Despite unexpected snowstorms along the East coast creating chaos and backlogged flights, hundreds of house fans still made the pilgrimage to Saint Martin for the second year of the island's only major music festival. Dubbed "SXM," after the code for Princess Juliana International Airport on the island's Dutch side, the five day fiesta was conceived by Montreal-based DJ Julian Prince as part of an effort to attract a younger, more diverse group of tourists to the oft-overlooked Caribbean destination.
"Having the sun and beaches isn't enough to compete so I think it's nice to have a little bit of an edge," explained Prince. "The point of this festival is to pump some tourism here, but the same time, the idea is that we want to share the music we love and promote it as much as we can. Being surrounded by these artists is like a blessing because they're so pure and kind-hearted. I just feel really privileged to be able to share this with so many people."
Despite accessible tourism being his bottom line, Prince still kept the attendance numbers well below the rates of mega festivals like Coachella or Governor's Ball, specifically to create a more intimate and curated experience. Festival organizers also provided dedicated shuttle buses that ran on a 20-minute schedule between the French and Dutch sides of the island. The service was available virtually from sun-up to sunrise and shuffled guests between Happy Bay - where the majority of the larger DJ sets took place - to various clubs and after-parties, including the 5 AM sunrise party which saw guests shaking off grogginess induced by dark, neon-lit clubs and returning straight to sunny beachfronts.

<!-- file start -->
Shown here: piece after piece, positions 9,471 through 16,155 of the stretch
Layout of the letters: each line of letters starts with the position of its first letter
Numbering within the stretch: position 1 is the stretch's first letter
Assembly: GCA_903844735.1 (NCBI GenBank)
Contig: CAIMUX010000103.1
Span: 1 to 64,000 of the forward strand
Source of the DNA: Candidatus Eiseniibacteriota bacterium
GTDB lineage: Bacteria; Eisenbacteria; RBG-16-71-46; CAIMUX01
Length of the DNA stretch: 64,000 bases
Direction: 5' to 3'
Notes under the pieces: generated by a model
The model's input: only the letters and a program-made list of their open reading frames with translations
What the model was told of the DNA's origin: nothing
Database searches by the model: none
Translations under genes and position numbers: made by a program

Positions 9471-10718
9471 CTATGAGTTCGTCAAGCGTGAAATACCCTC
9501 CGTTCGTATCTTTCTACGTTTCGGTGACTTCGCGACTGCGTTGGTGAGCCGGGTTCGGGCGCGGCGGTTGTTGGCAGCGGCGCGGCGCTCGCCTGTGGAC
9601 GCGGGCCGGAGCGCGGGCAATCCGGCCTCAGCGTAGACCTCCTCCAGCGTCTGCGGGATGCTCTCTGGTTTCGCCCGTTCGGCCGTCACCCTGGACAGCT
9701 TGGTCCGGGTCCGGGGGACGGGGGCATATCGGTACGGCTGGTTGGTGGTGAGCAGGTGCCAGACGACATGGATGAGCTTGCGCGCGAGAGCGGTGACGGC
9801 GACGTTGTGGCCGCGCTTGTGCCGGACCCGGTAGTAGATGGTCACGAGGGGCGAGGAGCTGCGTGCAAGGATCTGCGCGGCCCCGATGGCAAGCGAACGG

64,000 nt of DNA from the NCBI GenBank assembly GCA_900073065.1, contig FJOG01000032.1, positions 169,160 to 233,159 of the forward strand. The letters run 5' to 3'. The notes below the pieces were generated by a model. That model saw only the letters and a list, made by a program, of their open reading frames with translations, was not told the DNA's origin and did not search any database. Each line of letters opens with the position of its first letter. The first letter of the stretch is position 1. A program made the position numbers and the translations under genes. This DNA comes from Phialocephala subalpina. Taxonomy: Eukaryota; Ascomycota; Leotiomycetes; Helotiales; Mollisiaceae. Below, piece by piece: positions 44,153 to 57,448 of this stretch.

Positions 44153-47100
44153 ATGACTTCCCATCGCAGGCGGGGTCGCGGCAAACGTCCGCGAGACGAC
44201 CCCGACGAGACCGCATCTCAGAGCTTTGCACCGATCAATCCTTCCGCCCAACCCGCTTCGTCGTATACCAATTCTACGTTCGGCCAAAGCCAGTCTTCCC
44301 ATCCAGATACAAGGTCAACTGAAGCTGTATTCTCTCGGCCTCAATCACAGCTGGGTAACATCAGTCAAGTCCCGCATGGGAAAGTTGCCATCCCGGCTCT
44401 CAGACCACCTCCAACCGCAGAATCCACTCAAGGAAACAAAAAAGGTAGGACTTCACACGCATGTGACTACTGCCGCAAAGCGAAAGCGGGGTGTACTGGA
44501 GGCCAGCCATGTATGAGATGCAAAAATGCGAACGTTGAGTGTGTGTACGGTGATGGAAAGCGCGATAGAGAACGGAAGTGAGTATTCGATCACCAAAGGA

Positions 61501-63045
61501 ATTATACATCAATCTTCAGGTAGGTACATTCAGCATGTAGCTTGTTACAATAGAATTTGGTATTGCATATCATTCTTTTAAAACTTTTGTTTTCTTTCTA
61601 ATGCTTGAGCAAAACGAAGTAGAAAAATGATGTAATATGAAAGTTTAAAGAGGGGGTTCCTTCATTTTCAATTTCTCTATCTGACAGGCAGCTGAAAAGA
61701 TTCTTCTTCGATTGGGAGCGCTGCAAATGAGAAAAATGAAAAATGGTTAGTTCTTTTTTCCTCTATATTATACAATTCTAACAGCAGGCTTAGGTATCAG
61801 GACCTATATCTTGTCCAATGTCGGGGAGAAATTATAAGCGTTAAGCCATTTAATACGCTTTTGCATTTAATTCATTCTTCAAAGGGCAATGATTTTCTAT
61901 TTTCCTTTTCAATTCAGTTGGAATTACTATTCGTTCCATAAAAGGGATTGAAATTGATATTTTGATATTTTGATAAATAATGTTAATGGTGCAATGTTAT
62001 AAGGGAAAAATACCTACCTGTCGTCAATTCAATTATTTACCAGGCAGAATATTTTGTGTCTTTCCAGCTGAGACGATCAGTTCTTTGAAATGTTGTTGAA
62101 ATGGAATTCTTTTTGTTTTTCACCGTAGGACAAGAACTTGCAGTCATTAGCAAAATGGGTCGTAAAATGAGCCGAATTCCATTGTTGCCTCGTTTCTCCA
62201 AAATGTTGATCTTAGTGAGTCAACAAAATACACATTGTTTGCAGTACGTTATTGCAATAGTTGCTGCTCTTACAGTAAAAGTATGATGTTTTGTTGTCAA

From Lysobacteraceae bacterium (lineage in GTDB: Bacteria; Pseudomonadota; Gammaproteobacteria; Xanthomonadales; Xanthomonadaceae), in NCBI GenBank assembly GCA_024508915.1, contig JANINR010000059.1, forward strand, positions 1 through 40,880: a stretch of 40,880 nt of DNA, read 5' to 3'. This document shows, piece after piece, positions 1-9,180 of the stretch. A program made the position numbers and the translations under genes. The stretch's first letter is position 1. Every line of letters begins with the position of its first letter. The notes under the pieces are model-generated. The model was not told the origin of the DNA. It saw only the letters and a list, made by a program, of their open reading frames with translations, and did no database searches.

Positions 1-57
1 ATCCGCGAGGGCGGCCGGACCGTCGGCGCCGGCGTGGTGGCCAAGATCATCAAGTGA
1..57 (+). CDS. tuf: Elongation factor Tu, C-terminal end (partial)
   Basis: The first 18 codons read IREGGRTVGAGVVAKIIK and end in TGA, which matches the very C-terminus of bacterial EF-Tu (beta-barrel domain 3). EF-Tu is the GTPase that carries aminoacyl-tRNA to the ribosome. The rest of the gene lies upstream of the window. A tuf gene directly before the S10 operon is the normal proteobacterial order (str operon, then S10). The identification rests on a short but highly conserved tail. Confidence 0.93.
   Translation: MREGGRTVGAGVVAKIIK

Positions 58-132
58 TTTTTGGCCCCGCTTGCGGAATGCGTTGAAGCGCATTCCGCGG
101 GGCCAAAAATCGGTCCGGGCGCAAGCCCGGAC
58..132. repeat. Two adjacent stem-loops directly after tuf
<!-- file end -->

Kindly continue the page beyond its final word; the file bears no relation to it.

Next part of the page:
Festival organizers also offered a mixture of emerging talents and established headlining acts including Berlin-based American selector Honey Dijon, electronic music luminary Ricardo Villalobos, DJ duo Thugfucker, South African house champion Black Coffee and many more. The latter, who spun just days before his feature on Drake's More Life dropped, received thunderous applause for a tropically-inflected set that included selects from deceased icons like Prince and George Michael. And, unlike other festivals where less-known acts are relegated to smaller stages and given less time to ply the audience, SXM gives every artist equal time in the spot light.
"We have every act play two to three hours minimum. We feel like it's really important to give them that time to express themselves. The scene is rich in culture and different musical styles and inspirations. Everyone has a story and it's beautifully told through music so we let them do that," said Prince. Compared to typical festival set times it might seem like a lot, but time does tend to fly when there's sand between your toes and cerulean skies overhead.
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